How Sex on Toast turned tragedy into a driving force

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How Sex on Toast turned tragedy into a driving force


Melbourne-based sumptuous soul act Sex on Toast has spent the last 15 years providing audiences with an escape from reality. The vessel for this transcendence is a combination of their music and aesthetic, a rambunctious mix of ‘80s synth-wave, disco, metal, blaring horns and swaggering baritone vocals. Regardless of how dejected or downtrodden an audience member is at the beginning of a Sex on Toast show, any weight will be lifted by the end of it.

Nevertheless, at the beginning of 2018, Sex on Toast founding member, primary songwriter and frontman Angus Leslie found himself at a treacherously low ebb as adulthood and mortality loomed.

“My step-father’s death wasn’t so great. It affected my creativity in general,” laments Leslie. He supposes that the passing of a person very close to him this year floored him, but once he had picked the pieces up there was a silver lining. “What it did was it gave me a creative fearlessness. My apprehension to take my focus off Sex on Toast and do other projects vanished and I really threw myself head-on into those because that is what he would have wanted to do,” he says. 

“He was in a band in the ‘80s called 10,000 Guitars and he came from a very musical family. He played in that band with his brother Keith and his brother Michael, with Michael playing bass for Paul Kelly at some point and his oldest brother was the guitarist from The Sports, Martin Armiger.” 

Leslie’s stepfather is the late Andy Armiger-Grant, a veteran of that heady period in the ‘80s when Australian rock was in what many consider a sweet spot, producing the likes of INXS, Midnight Oil, Australian Crawl, The Sports, The Motels, Icehouse and many more. Armiger-Grant’s experience became invaluable to Leslie who has since crafted one of Australia’s most inimitable acts.

“He made me understand that certain things need to happen for you to get yourself out there and really do a band properly,” he says.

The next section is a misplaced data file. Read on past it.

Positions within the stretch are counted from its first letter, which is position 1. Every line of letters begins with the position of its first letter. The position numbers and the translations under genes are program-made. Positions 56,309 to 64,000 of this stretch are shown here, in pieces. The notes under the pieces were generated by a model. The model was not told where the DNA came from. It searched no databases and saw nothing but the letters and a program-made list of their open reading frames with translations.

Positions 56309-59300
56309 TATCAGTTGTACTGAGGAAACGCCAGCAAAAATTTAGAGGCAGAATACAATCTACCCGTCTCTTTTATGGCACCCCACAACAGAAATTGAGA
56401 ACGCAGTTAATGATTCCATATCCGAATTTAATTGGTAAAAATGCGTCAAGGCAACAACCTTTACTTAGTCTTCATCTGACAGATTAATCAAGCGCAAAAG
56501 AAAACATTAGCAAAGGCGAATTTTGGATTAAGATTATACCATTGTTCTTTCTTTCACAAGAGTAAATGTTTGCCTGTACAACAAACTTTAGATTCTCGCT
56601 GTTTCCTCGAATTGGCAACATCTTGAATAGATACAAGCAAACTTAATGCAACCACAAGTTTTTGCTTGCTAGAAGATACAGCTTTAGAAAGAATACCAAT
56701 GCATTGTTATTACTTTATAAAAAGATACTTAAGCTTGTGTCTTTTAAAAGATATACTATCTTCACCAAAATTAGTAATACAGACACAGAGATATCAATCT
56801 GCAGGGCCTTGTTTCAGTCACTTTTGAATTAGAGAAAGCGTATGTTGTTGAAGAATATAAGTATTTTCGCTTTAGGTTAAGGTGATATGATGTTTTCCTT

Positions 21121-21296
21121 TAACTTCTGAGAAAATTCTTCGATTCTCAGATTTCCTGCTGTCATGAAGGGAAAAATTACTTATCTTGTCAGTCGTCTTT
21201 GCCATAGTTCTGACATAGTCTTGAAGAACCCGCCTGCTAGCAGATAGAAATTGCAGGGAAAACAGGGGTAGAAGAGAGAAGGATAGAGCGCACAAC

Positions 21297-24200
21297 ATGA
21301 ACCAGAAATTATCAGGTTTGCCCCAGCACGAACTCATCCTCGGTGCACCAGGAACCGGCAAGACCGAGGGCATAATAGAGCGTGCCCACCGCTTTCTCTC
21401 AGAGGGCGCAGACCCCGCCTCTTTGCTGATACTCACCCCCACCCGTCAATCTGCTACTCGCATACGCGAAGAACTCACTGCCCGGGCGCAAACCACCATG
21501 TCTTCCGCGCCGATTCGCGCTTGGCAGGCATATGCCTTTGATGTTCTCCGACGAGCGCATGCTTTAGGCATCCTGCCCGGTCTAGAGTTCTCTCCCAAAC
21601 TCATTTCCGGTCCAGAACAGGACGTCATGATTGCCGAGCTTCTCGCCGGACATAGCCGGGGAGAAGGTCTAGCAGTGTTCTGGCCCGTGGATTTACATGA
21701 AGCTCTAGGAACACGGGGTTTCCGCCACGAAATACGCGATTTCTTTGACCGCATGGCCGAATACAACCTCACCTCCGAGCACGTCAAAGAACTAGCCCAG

With the gift of Armiger’s advice and perspective combined with the aforementioned nothing-to-lose attitude, Leslie set about writing material for what would become Sex on Toast’s EP, Rough, that came out this September. The lead single from the release is simply called ‘Party’ and as Leslie describes, it immediately conjures the punchy and popping grooves of Bobby Brown, MC Hammer, Back from Hell-era Run DMC and Prince circa ‘Cream’.

Leslie discusses writing ‘Party’, making reference to the subgenre that dominated pop for a good chunk from 1989 to 1993. 

“I was trying to capture the essence of new jack-infused pop – new jack swing is a genre that arose from Teddy Riley’s production work in the late ‘80s on songs like Johnny Kemp’s ‘Just Got Paid’ and Keith Sweat’s ‘I Want Her’. Teddy Riley ended up becoming a big-name producer and did Michael Jackson’s ‘Dangerous’, he pioneered that swing beat and high-snare sound.”

The economy and focus of ‘Party’ is in stark contrast to the enveloping opulence of Sex on Toast’s biggest song to date, ‘Oh, Loretta’. Whilst Leslie’s obsession with new jack swing is partially responsible for this, the band’s shedding of two of its horn players also played a part.

“We now just have Nick Piestch on trombone, Johnny Bassoon moved to Canada while Bovril [Harrison] is focusing on his professional knitting career. That’s not to say we wouldn’t have full horns back one day, but we are kind of enjoying playing with a slightly smaller lineup that’s more about the rhythm section and less about horn arranging. This allows me to focus on the vocal arranging,” admits Leslie.

It will be this streamlined makeup that will greet fans in the New Year as Sex on Toast perform at Chapel Off Chapel on Saturday January 12. Leslie enthuses about the show, “There is a grand piano there that is exciting, so we will try to incorporate that in some stripped back versions. It is a nice space.”